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The Plight of H-1B Workers During Mass Layoffs

The Plight of H-1B Workers During Mass Layoffs

A recent article by the New York Times highlighted the current plight of foreign employees on skilled worker visas. Because of the COVID-19 pandemic, millions of people in the United States are now unemployed, and a substantial portion of these unemployed workers are here on temporary visas, which means they are now in a state of limbo.

Visas like the H-1B do not allow workers to be furloughed. Although companies ultimately want to retain their foreign employees, they have been forced by economic conditions to terminate them instead. Additionally, these workers are not eligible for federal aid under the CARES Act—including unemployment, which means they have been left without a source of income.

The worst consequence of this plight, however, is the fact that laid-off H-1B workers will need to leave the country if they can’t find a replacement position within 60 days. But the jobs that allow them to stay in the United States have strict requirements, such as salary, type of work, and qualifications.

Before the pandemic, many of the tens of thousands of foreign workers on visas such as H-1Bs were in the process of obtaining green cards through employer-sponsorship. That process can take years, however, and it has now been cut short, replaced with the prospect of deportation.

Although H-1B workers are, by nature, highly qualified for positions (many of which are in the tech industry, which require higher degrees and exceptional skills), most companies have suspended their hiring process in order to make it through the economic downturn.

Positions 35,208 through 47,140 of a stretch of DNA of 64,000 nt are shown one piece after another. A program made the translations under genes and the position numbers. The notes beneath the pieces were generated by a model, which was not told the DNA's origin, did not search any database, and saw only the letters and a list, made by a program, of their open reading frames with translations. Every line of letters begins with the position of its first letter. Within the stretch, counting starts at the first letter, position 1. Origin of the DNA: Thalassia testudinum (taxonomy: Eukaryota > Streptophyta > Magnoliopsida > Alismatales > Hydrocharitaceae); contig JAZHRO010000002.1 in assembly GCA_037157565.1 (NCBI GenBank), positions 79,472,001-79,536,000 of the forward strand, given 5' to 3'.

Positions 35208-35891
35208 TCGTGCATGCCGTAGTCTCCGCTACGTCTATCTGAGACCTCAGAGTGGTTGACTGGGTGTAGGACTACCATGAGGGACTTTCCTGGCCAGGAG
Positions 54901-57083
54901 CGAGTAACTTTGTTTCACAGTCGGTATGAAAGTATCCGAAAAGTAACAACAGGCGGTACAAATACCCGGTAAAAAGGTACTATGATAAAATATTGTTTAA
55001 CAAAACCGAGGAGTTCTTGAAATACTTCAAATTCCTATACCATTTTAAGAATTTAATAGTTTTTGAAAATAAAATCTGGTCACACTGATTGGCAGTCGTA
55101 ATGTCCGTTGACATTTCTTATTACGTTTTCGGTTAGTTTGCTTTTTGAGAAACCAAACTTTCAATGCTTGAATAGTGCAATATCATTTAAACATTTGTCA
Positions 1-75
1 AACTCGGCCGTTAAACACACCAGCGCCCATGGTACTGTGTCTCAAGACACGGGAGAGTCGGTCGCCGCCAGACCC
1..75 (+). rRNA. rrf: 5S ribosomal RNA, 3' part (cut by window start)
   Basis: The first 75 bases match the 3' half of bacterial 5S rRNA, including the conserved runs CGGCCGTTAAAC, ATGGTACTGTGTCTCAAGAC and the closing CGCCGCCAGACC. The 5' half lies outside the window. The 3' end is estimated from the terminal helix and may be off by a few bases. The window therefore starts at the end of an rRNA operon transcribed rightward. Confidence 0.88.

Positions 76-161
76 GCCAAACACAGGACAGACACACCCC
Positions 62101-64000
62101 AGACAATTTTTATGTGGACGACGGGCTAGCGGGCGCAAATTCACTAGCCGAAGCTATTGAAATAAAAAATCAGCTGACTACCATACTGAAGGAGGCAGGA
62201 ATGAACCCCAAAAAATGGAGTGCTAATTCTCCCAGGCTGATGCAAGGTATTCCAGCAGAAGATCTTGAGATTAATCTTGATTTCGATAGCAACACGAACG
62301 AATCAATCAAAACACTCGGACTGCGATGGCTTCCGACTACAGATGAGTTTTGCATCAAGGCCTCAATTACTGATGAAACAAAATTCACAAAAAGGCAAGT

In short, now may be the worst possible time to embark on a job search, especially because the Trump administration’s goal is to put American-born workers first in line for new jobs. For example, the President just signed an executive order banning immigration for 60 days to allegedly limit international job competition. The administration may soon extend this ban to nonimmigrant visas, as well.

Immigrant advocacy groups have pushed the Trump administration to extend the H-1B grace period because of the pandemic, but no such move has yet been made.

Let Us Help You Navigate These Challenges

If you or a loved one are here on a worker visa, you may not be sure of what the future holds. At the Law Offices of James A. Welcome, we are determined to provide dedicated guidance and representation for individuals and families in your situation. While present circumstances may seem bleak, you do have options—and we can help you determine which strategy will best accomplish your goals.

Put 15+ years of experience in your corner. Call (203) 806-7922 or contact us online for immediate support.

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